Welcome to 2018. It’s a New Year in which we once again commit ourselves to eat better, sleep more, work smarter and read great books. Less social media time, more family time and perhaps for some, finally seeking out that dream job, starting your own business or connecting with a dream company. Either way, it’s an exciting time. Problem is, that enthusiasm quickly fades.
I’ve learned over the years to stop making “resolutions” and start seeking solutions. Resolutions are an intentional decision, period. Whereas solutions are answers to a problem. Let’s be clear, eating junk food, too much time on social media, putting off hard decisions, etc. are problems. Making the decision to change them isn’t necessarily the answer, it’s how to change them that brings your dreams to life.
So, you want to get in shape, great. You promise to hit the gym every day and stop eating sugar. By January 12th, it’s one cookie and two missed gym visits. With feelings of failure and being overwhelmed, all bets are off and by the end of the month you’re back to square one. Bottom line, it was too aggressive, not well thought out and likely an unrealistic expectation. As is true for most resolutions, they’re aggressive, not well thought out, and unrealistic.
This applies to huge career decisions. Let’s say you’ve been reading articles on how to start your own business. At the family Christmas dinner you share with your family, “I’m starting my own business!” Your traditional grandmother looks at you, you know that grandmotherly look, and says, “Why would you do that? You have a perfectly good job.” And then your younger brother pipes in, “Good luck with that.” None the less, you’re determined to make your New Year’s resolution come true. Problem is, you’ve not figured out just what that looks like and how to deal with the natural obstacles that will occur. Your resolution to start a business is already half over. What to do? Let’s review solutions versus resolutions.
Getting in shape. Everybody wants to, few do it. What’s the secret? Stop setting ridiculously high goals. Commit to 2 days at the gym and add 1 serving of vegetables each day for the month of January. In February, (after you’ve caught up from being gone for the holidays) kick your gym visits up to 3 visits per week and reduce your soda intake to 1 per day while increasing water to 2 glasses per day. See what I’m doing here? Small changes. Granted you may not notice a huge difference right away, but just by sticking to your plan, you’ll feel better and by summer, you’ll be in a much better place.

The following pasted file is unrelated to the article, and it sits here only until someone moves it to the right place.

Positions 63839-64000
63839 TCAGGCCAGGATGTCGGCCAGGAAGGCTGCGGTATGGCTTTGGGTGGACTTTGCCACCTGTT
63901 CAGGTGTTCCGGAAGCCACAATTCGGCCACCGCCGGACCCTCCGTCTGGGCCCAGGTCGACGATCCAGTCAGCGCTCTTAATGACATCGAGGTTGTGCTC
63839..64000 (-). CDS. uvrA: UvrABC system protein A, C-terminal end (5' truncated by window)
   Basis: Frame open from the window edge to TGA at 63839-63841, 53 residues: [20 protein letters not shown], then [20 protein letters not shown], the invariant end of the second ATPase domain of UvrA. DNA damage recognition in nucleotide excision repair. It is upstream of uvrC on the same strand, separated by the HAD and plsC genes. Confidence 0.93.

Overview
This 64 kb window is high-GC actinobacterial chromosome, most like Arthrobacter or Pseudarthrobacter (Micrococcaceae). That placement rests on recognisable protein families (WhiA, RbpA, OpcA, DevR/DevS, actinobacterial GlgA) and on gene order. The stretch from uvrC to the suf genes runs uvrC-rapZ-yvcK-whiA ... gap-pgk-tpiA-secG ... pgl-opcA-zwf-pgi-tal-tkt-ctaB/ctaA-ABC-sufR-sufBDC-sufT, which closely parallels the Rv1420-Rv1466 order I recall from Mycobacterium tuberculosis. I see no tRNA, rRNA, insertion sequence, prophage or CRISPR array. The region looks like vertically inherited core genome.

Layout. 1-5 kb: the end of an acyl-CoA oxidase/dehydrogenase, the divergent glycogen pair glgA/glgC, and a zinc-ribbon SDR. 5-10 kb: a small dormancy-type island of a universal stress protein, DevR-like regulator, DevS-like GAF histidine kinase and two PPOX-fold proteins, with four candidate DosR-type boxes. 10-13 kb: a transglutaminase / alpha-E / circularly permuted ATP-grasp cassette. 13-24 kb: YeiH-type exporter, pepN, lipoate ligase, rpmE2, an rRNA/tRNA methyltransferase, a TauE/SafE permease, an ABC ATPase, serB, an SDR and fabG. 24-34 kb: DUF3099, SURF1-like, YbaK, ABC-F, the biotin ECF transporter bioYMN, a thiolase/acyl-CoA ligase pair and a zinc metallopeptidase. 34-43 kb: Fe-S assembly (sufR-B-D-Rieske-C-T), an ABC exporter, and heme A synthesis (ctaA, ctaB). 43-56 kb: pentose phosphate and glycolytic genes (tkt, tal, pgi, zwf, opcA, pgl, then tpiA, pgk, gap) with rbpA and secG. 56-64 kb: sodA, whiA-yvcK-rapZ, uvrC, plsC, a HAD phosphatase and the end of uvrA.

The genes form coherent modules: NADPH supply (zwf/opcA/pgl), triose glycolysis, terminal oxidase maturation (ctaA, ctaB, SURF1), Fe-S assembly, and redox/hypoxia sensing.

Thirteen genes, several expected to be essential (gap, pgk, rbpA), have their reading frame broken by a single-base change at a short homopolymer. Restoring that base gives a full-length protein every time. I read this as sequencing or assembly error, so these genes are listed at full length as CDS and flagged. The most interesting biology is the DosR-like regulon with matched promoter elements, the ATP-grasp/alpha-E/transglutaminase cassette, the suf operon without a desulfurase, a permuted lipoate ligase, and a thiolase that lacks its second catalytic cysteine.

Let’s look at starting your own business. Great idea and it fills you with excitement. However, as someone who has started a business from zero, it’s a ton of work. Also, there’s this little thing called revenue and it doesn’t come right away. So, how are you going to support yourself until it does? And most important, does your business venture have legs? Find a mentor, talk to others who have done what you want to do and be prepared. Find the solutions to the potential problems (you won’t find them all) but you’ll be prepared.
The reason resolutions don’t work* is that they’re not well thought out, people often aren’t passionate about them, and the how is not considered and if it is, often it’s not realistic.
If you want to find success this year, look at the things you really want to do, you must really want it, and pick one. If it’s starting your own business, commit this coming year to research. Find a mentor and talk to similar businesses. If the fire in your belly is still burning after you’ve discovered the work necessary for success, full speed ahead!
If you want to get healthy (there’s a strong correlation between personal and business success when you exercise regularly), be thoughtful about it. Everyone wants to feel better, but rather than focus on the all or nothing approach, why not focus on what’s doable? It’s often lifestyle changes. Start small and build. Remember, you didn’t get out of shape in six weeks, it’s unfair and unrealistic to think you’re going to get back in shape in six weeks. Old habits die hard. Keep that in mind.
As you look forward to 2018 and the endless possibilities that await you, rethink setting resolutions and consider finding solutions to the problems that are holding you back. Only then will you be able to look back and consider it a year of success.
Happy New Year!
*Only 8% of people keep their New Year’s Resolutions according to University of Scranton and Forbes.